Methods Of Landscape Photography

While landscape photography can be impressive with the simplest of photographic equipment, many developed methods and advanced pieces of equipment exist to aid the artist in fully expressing their unique perspective. The playful use of light, variations in shutter speed, aperture, lenses, and image stabilization can support the process of landscape photography immensely. There is no greater place to practice landscape photography than New Zealand’s breathtaking natural wonders.


Hundreds of lens are available for every type of photographic need, and the lens generally preferred for landscape photography is the universal wide-angle lens, which allows for a physically extensive range of view and is generally used for wide-open spaces. Nevertheless, other popular lenses such as the telephoto lens can still achieve gratifying image results, and in most cases will be able to capture greater detail of small areas at much longer distances than that which is possible with a wide-angle lens.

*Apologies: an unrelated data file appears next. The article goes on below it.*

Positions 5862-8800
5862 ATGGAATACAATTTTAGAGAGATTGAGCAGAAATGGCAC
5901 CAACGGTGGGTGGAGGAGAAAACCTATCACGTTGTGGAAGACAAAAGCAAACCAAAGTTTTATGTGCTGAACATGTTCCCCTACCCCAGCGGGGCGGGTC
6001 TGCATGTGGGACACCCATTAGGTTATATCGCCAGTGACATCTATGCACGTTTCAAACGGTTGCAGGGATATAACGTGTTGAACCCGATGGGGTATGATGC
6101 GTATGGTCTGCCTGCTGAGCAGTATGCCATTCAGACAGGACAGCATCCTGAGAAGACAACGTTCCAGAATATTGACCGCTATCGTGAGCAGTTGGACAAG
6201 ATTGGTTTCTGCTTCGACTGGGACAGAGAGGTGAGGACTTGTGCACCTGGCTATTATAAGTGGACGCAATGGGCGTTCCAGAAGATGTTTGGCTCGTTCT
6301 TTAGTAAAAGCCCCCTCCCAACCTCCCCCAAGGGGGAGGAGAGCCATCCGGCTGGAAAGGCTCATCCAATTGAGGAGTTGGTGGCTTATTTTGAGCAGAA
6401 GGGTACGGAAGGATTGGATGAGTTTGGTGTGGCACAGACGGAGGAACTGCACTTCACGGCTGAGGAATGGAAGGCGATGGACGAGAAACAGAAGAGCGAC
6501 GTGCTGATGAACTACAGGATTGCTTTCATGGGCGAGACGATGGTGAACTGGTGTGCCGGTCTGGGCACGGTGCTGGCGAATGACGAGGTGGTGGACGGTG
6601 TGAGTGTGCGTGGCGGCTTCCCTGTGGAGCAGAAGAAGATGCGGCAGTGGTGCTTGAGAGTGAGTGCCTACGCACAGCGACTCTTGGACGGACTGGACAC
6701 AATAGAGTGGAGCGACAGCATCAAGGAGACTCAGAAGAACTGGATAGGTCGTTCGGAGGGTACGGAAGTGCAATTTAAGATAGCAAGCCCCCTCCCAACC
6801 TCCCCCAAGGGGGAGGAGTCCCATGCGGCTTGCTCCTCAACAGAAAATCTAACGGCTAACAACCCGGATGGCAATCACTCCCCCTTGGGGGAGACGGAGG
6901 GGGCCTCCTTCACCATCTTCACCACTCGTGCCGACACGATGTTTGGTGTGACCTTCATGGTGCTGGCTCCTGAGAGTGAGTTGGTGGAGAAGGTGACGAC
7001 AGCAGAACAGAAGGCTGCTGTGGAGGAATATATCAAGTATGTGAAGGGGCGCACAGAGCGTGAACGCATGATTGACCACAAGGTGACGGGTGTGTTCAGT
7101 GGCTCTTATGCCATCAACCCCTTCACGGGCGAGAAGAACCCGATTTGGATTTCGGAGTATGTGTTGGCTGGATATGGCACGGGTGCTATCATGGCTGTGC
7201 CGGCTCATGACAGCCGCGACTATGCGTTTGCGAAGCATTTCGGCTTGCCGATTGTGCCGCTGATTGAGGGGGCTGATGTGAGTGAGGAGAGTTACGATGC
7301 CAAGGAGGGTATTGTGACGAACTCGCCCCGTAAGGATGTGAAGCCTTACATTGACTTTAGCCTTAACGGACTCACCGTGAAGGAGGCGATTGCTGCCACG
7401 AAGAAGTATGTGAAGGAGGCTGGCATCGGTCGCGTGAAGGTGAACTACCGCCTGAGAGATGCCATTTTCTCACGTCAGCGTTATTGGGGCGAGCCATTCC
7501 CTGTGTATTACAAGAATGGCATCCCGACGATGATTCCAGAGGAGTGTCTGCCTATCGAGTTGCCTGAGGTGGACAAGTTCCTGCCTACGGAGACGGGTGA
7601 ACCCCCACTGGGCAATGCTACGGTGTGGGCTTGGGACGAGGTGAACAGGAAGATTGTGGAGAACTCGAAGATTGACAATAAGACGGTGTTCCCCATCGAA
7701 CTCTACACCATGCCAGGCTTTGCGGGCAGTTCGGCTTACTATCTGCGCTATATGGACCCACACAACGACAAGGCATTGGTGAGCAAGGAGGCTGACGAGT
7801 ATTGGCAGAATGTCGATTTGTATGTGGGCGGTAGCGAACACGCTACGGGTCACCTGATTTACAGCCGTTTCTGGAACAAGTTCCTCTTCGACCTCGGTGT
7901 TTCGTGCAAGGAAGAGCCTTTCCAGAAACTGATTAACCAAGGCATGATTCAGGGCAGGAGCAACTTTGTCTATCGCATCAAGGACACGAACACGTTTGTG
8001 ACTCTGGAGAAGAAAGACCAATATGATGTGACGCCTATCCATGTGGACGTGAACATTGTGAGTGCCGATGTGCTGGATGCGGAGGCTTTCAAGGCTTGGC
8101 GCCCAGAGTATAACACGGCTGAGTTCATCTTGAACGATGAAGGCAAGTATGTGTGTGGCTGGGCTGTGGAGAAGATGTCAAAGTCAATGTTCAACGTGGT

Other notable lenses that are commonly used in landscape photography include the macro/microlenses specifically for close-up work and the fisheye lens for emphasizing outstandingly wide angles and dramatizing the image. Most lenses used by landscape photographers are variable-range zoom, meaning that the scope is easily adjustable by the user, but some opt for fix-range lenses which can allow for a greater level of image clarity as well as higher quality photographs.

Film Speed

One of the most important aspects of photographic methods is the film speed, commonly rated by the ISO (International Stands Organization) system, which is a numerical value that represents the light sensitivity of a recording medium, which can be either physical film or the digital sensor in digital cameras. This is particularly important in photography where high levels of detail are required, including landscape photography. A low-ISO film or “slow film” is common in daylight scenes which allows for greater precision and smoothness. These ISO levels are more prevalent in New Zealand’s natural scenes because of its mostly clear weather conditions.